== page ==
WASHINGTON – The US Department of Justice unveiled charges on Tuesday against participants in a scheme that saw wealthy people, including actresses Felicity Huffman and Lori Loughlin, use money to get their children into prestigious universities such as Yale, Georgetown and Stanford.
Andrew Lelling, the US attorney for the District of Massachusetts, said that the “Varsity Blues” investigation uncovered admissions fraud on an unprecedented scale.
“This case is about the widening corruption of elite college admissions through the steady application of wealth combined with fraud,” he told a press conference in Boston.
The prosecutor said that charges were filed against more than 50 people, including athletic coaches, test administrators, parents and one university administrator.
The accused ring leader is William Singer, owner of a college counseling service called Key Worldwide Foundation, who accepted bribes totaling $25 million from parents between 2011 and 2018 “to guarantee their children’s admission to elite schools,” according to the indictment.
Lelling said that the students were unaware they had been accepted into the universities thanks to bribes from their parents.
“The parents are a catalog of wealth and privilege. They include, for example, the CEOs of private and public companies, successful securities and real estate investors, two well-known actresses, a famous fashion designer and the co-chairman of a global law firm,” he said.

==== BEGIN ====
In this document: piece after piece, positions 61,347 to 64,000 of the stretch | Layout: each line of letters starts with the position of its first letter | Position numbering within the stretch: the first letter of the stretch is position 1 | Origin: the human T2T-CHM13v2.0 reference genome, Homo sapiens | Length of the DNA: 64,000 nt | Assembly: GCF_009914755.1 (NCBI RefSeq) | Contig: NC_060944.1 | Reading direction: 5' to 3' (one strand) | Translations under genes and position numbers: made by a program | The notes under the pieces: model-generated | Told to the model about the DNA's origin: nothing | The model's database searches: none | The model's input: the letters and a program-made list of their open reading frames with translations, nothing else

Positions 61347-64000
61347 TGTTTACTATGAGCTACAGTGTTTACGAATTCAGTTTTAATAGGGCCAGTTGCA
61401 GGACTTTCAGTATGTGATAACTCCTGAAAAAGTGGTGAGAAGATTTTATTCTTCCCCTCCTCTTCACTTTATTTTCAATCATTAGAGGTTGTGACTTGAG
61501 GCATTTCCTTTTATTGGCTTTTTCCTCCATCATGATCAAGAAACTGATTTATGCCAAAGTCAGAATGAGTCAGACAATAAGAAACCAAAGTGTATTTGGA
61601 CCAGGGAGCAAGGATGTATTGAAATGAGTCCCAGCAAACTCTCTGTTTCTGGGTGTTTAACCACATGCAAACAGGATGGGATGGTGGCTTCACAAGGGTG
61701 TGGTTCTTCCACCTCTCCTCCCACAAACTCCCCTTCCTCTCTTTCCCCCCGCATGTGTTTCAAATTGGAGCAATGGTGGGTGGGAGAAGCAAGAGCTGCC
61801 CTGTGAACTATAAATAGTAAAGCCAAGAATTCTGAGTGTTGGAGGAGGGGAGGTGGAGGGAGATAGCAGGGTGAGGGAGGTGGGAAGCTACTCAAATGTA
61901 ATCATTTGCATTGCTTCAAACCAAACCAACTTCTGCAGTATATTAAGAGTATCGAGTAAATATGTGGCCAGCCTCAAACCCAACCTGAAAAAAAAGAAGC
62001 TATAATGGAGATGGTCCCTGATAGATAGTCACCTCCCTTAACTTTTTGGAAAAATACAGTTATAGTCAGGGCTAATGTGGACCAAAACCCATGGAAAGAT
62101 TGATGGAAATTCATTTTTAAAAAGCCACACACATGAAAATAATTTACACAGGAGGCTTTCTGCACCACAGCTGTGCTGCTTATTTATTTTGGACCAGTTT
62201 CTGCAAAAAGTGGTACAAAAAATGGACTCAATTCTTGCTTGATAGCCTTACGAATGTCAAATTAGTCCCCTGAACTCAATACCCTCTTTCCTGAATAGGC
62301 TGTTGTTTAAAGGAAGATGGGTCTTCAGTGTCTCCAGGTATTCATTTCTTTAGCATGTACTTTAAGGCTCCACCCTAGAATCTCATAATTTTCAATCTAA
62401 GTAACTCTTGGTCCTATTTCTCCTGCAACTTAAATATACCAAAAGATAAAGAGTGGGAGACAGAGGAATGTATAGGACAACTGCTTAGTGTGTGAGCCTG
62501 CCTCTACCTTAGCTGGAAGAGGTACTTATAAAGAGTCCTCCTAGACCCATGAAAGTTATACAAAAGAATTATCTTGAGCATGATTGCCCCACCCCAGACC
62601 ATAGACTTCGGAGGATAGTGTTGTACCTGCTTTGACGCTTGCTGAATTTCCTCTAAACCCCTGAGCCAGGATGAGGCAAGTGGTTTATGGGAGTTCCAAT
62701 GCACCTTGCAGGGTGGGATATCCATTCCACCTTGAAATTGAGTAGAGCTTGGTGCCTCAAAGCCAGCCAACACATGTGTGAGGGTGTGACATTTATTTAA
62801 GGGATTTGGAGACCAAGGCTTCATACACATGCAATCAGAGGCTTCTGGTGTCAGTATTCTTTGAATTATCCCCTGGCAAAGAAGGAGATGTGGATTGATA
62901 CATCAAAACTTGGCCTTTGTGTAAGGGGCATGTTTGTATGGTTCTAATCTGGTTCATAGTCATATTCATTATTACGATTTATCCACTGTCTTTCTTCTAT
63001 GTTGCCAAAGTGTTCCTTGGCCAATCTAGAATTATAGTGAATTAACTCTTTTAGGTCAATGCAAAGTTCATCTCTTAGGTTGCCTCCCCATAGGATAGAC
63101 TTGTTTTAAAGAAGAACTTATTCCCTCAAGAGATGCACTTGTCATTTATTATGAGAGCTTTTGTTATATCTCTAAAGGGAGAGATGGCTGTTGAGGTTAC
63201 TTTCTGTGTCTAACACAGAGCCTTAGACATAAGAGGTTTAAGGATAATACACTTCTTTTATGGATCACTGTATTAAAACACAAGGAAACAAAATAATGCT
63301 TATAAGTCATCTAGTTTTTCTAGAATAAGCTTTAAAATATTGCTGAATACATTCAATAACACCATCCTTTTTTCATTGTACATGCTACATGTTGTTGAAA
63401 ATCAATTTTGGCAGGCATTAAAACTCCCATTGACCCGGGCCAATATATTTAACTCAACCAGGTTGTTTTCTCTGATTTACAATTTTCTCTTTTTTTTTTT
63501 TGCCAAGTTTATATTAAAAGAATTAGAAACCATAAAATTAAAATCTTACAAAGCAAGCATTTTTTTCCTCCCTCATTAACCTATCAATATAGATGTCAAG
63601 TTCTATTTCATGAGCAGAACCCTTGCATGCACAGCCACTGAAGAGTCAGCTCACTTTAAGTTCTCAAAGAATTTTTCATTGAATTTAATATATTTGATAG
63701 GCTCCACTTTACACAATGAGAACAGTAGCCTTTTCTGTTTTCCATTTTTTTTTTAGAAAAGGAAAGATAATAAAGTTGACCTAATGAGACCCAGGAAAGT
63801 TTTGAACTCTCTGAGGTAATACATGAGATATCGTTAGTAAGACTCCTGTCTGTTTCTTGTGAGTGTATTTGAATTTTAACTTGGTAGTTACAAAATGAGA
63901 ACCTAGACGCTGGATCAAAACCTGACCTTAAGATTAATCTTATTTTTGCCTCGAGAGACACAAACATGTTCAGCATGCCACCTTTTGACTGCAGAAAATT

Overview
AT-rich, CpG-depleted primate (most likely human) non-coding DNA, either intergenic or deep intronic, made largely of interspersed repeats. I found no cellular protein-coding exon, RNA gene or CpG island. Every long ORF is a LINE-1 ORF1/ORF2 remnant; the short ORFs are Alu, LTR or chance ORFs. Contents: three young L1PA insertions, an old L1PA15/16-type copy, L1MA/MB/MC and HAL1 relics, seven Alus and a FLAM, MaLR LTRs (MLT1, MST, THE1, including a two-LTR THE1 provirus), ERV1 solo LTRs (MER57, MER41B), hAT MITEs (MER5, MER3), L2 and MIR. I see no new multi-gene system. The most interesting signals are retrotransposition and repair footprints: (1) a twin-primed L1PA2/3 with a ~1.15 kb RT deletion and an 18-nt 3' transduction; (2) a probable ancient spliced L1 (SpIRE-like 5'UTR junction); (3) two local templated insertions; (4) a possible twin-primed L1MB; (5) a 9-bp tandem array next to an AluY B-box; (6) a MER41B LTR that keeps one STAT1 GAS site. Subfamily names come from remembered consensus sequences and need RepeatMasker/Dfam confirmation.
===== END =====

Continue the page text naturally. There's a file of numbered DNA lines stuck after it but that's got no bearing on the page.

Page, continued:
“For every student admitted through fraud, an honest and genuinely talented student was rejected,” Lelling said.
Universities listed in the court papers include Yale; Georgetown; Stanford; the University of Southern California (USC); the University of California, Los Angeles; Wake Forest University and the University of Texas.
Huffman, one of the stars of the television series “Desperate Housewives, “made a purported charitable contribution of $15,000 ... to participate in the college entrance exam cheating scheme on behalf of her eldest daughter,” the Department of Justice said.
In the case of Loughlin, known for her role in the series “Full House,” investigators found that she and her husband, fashion designer Mossimo Giannulli, “agreed to pay bribes totaling $500,000 in exchange for having their two daughters designated as recruits to the USC crew team – despite the fact that they did not participate in crew – thereby facilitating their admission to USC.”